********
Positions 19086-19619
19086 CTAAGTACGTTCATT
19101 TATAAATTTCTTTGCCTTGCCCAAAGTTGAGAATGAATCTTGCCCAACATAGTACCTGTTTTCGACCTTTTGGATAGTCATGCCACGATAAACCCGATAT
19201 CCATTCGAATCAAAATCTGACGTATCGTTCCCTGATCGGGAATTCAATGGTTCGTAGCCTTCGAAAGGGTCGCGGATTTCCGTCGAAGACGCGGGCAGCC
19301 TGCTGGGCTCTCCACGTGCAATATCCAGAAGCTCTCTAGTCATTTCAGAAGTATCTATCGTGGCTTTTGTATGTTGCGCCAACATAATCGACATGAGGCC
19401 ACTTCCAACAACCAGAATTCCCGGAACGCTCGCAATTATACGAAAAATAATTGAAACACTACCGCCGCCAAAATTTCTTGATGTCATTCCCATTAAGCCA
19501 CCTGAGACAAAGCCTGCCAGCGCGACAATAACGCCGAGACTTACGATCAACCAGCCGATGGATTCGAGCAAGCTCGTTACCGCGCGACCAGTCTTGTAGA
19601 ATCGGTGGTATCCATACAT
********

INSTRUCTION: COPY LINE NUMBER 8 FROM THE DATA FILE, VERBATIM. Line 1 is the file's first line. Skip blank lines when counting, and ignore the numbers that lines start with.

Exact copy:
19601 ATCGGTGGTATCCATACAT